Mental health and behavioural problems in adolescents conceived after ART

Document Type

Journal Article

Publication Title

Human reproduction





First Page


Last Page


PubMed ID



Oxford Academic


School of Medical and Health Sciences


National Health and Medical Research Council / Australian Government Research Training Program Scholarship

Grant Number

NHMRC Number : 1042269


Wijs, L. A., Doherty, D. A., Keelan, J. A., Burton, P., Yovich, J. L., Robinson, M., & Hart, R. J. (2022). Mental health and behavioural problems in adolescents conceived after ART. Human Reproduction, 37(12), 2831-2844. https://doi.org/10.1093/humrep/deac214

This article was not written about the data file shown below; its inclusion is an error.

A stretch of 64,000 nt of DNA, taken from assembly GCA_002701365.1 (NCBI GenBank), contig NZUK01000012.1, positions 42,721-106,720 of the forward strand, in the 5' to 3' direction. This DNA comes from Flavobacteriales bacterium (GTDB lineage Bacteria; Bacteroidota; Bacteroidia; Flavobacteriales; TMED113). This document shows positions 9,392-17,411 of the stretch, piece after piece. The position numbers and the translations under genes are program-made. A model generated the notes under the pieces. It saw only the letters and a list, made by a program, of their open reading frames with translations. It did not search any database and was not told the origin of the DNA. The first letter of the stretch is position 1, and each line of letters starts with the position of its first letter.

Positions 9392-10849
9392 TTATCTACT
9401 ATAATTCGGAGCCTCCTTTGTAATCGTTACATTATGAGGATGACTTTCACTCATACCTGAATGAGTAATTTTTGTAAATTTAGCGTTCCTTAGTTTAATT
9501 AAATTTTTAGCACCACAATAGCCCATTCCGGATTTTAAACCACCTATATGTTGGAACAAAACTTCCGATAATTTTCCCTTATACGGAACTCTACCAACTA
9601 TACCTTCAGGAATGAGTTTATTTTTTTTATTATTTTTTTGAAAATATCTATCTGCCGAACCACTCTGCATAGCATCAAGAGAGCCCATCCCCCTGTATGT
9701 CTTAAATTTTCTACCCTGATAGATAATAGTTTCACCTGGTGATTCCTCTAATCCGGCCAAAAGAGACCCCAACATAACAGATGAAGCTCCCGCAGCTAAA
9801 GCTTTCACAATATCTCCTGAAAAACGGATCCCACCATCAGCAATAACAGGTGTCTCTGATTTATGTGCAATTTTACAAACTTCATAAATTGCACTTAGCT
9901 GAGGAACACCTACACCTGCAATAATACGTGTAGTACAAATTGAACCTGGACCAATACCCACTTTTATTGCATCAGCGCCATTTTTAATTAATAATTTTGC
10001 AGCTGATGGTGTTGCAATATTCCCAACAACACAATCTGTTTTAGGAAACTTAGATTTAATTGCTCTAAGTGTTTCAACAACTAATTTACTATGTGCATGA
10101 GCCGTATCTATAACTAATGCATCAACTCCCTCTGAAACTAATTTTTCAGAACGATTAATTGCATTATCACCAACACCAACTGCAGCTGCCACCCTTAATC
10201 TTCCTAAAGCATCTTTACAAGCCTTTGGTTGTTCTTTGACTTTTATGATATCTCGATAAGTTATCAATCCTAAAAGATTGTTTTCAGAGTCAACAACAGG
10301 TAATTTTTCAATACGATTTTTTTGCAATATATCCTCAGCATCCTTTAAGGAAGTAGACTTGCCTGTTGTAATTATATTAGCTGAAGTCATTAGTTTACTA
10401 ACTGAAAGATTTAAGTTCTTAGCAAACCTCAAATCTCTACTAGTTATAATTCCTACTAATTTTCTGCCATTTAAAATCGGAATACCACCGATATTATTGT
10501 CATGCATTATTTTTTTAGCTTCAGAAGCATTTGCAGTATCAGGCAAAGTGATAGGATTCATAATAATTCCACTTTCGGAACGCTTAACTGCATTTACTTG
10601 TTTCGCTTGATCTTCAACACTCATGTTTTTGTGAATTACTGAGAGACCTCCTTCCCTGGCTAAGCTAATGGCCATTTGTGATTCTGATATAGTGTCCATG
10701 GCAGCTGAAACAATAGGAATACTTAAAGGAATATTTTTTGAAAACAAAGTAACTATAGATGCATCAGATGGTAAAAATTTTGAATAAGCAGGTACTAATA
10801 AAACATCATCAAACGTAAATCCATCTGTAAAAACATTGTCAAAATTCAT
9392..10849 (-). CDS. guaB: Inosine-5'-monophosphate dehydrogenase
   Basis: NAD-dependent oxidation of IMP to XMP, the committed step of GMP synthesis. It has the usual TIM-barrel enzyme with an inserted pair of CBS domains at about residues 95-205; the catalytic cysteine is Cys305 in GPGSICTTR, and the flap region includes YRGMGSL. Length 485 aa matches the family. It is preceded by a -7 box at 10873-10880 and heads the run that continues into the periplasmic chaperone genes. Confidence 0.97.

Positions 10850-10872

Study question: Does mental health and behaviour differ between those conceived with and those conceived without ART? Summary answer: Our study observed less externalizing behaviour (delinquent/aggressive), and more parent-reported internalizing behaviour, as well as more (clinical) depression at age 14 years, in adolescents conceived after ART compared to their non-ART counterparts. What is known already: Health outcomes of ART-conceived offspring may differ from those conceived without ART, and previous studies have reported differences in behaviour and mental health, particularly in childhood. Study design, size, duration: The Growing Up Healthy Study (GUHS) is a prospective cohort study, investigating the long-term health of offspring conceived after ART (aged 14, 17 and 20 years), in the two operational fertility clinics in Western Australia 1991-2001 (n = 303). Their long-term health outcomes were compared to those of offspring conceived without ART from the Raine Study Generation 2 (Gen2) born 1989-1991 (n = 2868). Both cohorts are representative of the local adolescent population. Participants/materials, setting, methods: Mental health parameters and behaviour were assessed at ages 14 and 17 years, through the parent completed 'Child Behaviour Checklist' (CBCL; ART versus non-ART: age 14 years: N = 150 versus N = 1781, age 17 years: N = 160 versus N = 1351), and the adolescent completed equivalent 'Youth Self-Report' (YSR; age 14 years: by N = 151 versus N = 1557, age 17 years: N = 161 and N = 1232). Both tools generate a T-score (standardized for age and sex) for internalizing (withdrawn, somatic complaints, anxious/depressed), externalizing (delinquent/aggressive behaviour) and total behaviour. Adolescents also completed the 'Beck Depression Inventory for Youth' (BDI-Y; age 14 years: N = 151 versus N = 1563, age 17 years: N = 161 versus N = 1219). Higher scores indicate poorer mental health and behaviour on all the above tools. Parent-reported doctor-diagnosed conditions (anxiety, behavioural problems, attention problems and depression) were also univariately compared between the cohorts. In addition, univariate comparisons were conducted between the GUHS adolescents and Gen2 adolescents born to subfertile parents (time to pregnancy > 12 months), as well as between offspring born to subfertile versus fertile parents within the Gen2 cohort. A subgroup analysis excluding offspring born preterm ( < 37 weeks' gestation) or at low birthweight ( < 2500 g) was also performed. Generalized estimating equations that account for correlated familial data were adjusted for the following covariates: non-singleton, primiparity, primary caregiver smoking, family financial problems, socio-economic status and both maternal and paternal ages at conception. Main results and the role of chance: At both 14 and 17 years of age, ART versus non-ART-conceived adolescents reported lower mean T-scores for externalizing problems (age 14 years: 49 versus 51, P = 0.045, age 17 years: 49 versus 52, P < 0.001). A similar effect was reported by parents, although not significant (age 14 years: P = 0.293, age 17 years: P = 0.148). Fewer ART-conceived adolescents reported a T-score above the clinical cut-off for externalizing behaviour ( ≥ 60; age 14 years: 7.3 % versus 16.3 %, P = 0.003, age 17 years: 8.1 % versus 19.7 %, P < 0.001). At both ages, no differences in internalizing behaviour were reported by adolescents (age 14 years: P = 0.218, age 17 years: P = 0.717); however, higher mean scores were reported by parents of the ART-conceived adolescents than by parents of the non-ART conceived adolescents (age 14 years: 51 versus 48, P = 0.027, age 17 years: 50 versus 46, P < 0.001). No differences in internalizing behaviour above the clinical cut-off (T-score ≥ 60) were observed. At age 17 years, parents who conceived through ART reported higher total behaviour scores than those parents who conceived without ART (48 versus 45, P = 0.002). At age 14 years, ART versus non-ART-conceived adolescents reported significantly higher mean scores on the BDI-Y (9 versus 6, P = 0.005); a higher percentage of adolescents with a score indicating clinical depression ( ≥ 17; 12.6 % versus 8.5 %, aOR 2.37 (1.18-4.77), P = 0.016), as well as more moderate/severe depression ( ≥ 21; 9.3 % versus 4.0 %, P = 0.009). At age 17 years, no differences were reported on the BDI-Y. There was also a higher percentage of parent-reported doctor-diagnosed anxiety in the ART cohort (age 14 years: 8.6 % versus 3.5 %, P = 0.002, at age 17 years: 12.0 % versus 4.5 %, P < 0.001). Removing adolescents born preterm or at low birthweight did not alter the above results. Comparing outcomes between GUHS adolescents and Gen2 adolescents born to subfertile parents, as well as between those born to subfertile versus fertile parents within Gen2, did not alter results for CBCL and YSR outcomes. Those born to subfertile parents showed higher rates of clinical depression than those born to fertile parents at age 14 years (13.7 % versus 6.9 %, P = 0.035). Limitations, reasons for caution: The main limitation of the study is the time difference between the GUHS and Gen2 assessments. Even though we have adjusted for covariates, additional socio-economic and lifestyle factors affecting behaviour and mental well-being could have changed. We were unable to differentiate between different types of ART (e.g. IVF versus ICSI), owing to the low number of ICSI cycles at the time of study. Fertility sub-analyses need to be replicated in larger cohorts to increase power, potentially using siblingship designs. Lastly, selection bias may be present. Wider implications of the findings: The reported lower prevalence of externalizing behaviour (delinquent/aggressive), and higher prevalence of internalizing behaviour, as well as more (clinical) depression at age 14 years, in ART versus non-ART-conceived adolescents, is in line with some previous studies, mostly conducted in childhood. It is reassuring that differences in the rates of depression were not observed at age 17 years, however, these findings require replication. As the use of ART is common, and mental health disorders are increasing, knowledge about a potential association is important for parents and healthcare providers alike.